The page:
Chances are, you’ll either be looking at these photos in appreciation of Lee’s PS13 or shaking your head in confusion, wondering what all the fuss is about. If the latter applies to you, then please bear with me while I try to explain how this Nissan’s character makes it a truly fascinating vehicle. It might not have a 1000bhp 2JZ, 265 wide tyres or a radiator in the boot but, unlike those competition-bred vehicles, this S-body has something much more important; it has soul.

Drifting is quickly becoming less about style and expression and more a calculated horsepower and traction race. However, at the other end of the spectrum, you’ll find those for whom power and grip fall by the wayside in favour of passion for the roots of the sport that we love. Drifting as a whole may be rising in popularity across Europe but this group of people with an appreciation for the Japanese forefathers that spent their weekends pioneering the art of drifting in the mountains remains a minority.

Speaking as someone who would describe themselves as being a part of this minority, you can probably understand why I was extremely excited to stumble across Lee and his PS13 when I visited Huxley Motorsport a few nights ago.

It’s always a great feeling to talk with someone who shares your views and appreciates the same smaller details that many wouldn’t even look at twice. Who knows how many people would have torn this Mt. Tsukuba sticker off as soon as their car had been unloaded from the boat (simply because it looks old and worn out) with no thought as to how it came to be on the car and what it represents.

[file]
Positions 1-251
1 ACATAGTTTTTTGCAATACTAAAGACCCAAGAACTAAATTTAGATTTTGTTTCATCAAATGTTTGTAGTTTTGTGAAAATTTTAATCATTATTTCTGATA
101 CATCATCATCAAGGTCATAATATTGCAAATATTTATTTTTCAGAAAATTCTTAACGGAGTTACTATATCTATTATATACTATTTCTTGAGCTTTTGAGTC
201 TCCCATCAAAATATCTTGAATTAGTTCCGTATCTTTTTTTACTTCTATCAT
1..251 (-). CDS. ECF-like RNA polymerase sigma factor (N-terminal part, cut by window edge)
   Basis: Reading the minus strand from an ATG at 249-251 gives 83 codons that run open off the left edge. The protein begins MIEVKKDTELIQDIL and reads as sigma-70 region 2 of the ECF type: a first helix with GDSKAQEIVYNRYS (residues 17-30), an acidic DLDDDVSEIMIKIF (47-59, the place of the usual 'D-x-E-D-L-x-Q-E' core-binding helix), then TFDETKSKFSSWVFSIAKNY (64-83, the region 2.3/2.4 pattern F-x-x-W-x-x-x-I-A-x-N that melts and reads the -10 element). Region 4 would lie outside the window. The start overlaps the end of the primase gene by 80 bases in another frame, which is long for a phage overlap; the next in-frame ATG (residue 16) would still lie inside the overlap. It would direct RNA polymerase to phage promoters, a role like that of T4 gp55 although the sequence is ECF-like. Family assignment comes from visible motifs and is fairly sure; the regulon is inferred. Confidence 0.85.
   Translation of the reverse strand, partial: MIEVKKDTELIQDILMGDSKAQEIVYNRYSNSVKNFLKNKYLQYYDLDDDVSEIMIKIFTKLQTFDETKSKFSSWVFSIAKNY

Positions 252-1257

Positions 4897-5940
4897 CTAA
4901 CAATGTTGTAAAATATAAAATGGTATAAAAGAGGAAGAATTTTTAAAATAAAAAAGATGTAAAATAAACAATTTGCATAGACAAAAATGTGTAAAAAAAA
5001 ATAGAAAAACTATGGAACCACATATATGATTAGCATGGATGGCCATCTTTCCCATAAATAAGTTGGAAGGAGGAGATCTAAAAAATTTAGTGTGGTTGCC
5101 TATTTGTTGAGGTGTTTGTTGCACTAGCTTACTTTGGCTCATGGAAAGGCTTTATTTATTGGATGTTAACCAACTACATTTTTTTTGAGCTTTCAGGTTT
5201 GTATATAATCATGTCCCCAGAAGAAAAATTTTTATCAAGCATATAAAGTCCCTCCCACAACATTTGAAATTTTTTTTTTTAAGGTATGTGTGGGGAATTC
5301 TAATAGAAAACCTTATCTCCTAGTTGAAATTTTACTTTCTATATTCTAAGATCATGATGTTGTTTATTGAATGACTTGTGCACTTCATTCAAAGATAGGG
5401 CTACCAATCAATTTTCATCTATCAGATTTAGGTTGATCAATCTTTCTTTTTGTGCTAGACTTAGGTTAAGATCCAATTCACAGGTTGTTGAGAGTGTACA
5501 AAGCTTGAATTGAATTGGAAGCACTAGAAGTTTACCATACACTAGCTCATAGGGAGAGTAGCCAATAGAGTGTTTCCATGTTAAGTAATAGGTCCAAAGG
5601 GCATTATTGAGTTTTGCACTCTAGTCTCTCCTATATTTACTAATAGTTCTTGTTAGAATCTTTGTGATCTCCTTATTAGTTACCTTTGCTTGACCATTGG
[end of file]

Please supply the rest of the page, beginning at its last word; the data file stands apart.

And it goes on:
It’s this fascination with a car’s history that makes importing them so interesting for people such as Lee. Who knows how many late night runs to the mountains this interior has lay witness to, the driver sat snugly in the Bride bucket seat, basking in the soft green glow from the 60mm GReddy gauges mounted in the centre console.

Heading back towards the city from the mountains as the sun rises in the distance – it’s fascinating to think of the memorable drives that this Nissan and its passengers have enjoyed.

So few people seem to remember that drifting originated in cars that were, essentially, daily drivers. There are so many drifters that appear confused by the idea of it being possible to have both a fun track car and a car that can be enjoyed regularly on the roads, stripping their vehicles of any creature comforts and other OEM features that make frequent use more pleasant.

It’s entirely possible to fit aftermarket parts such as a bigger turbo, intercooler and aluminium radiator without tearing your engine bay to pieces.

With a little forethought, necessary upgrades can be fitted that work in harmony with your factory parts. When was the last time you saw a Nissan drift car with fully functioning air conditioning still remaining? If it’s not broken, why even bother removing it?

It’d be impossible to talk about Lee’s Silvia without drawing some attention to the incredible SSR Mk3 wheels that it’s sitting on. An S-body with classic Japanese 15″ wheels is the epitome of drifting’s roots in the 1990s and to me they are the icing on the cake for what is an already brilliant car.

I’ve deliberately tried to avoid reeling off a spec list as I feel that doing so is not really what Lee nor his PS13 are about. However, as I’m sure I’ll be inundated with emails and messages asking about the wheel specs, I will tell you that the front pair measure 15×9.5 -20, while the rears are an even wilder 15×11 -25.

It’s cars like this serve to remind some of us that what we indulge in is a creative passion for style and expression through our cars.

Anyone can spend a lot of money and build a car using parts that will give them the most power, the most grip and the most lock, but will that car have any soul? I highly doubt it.



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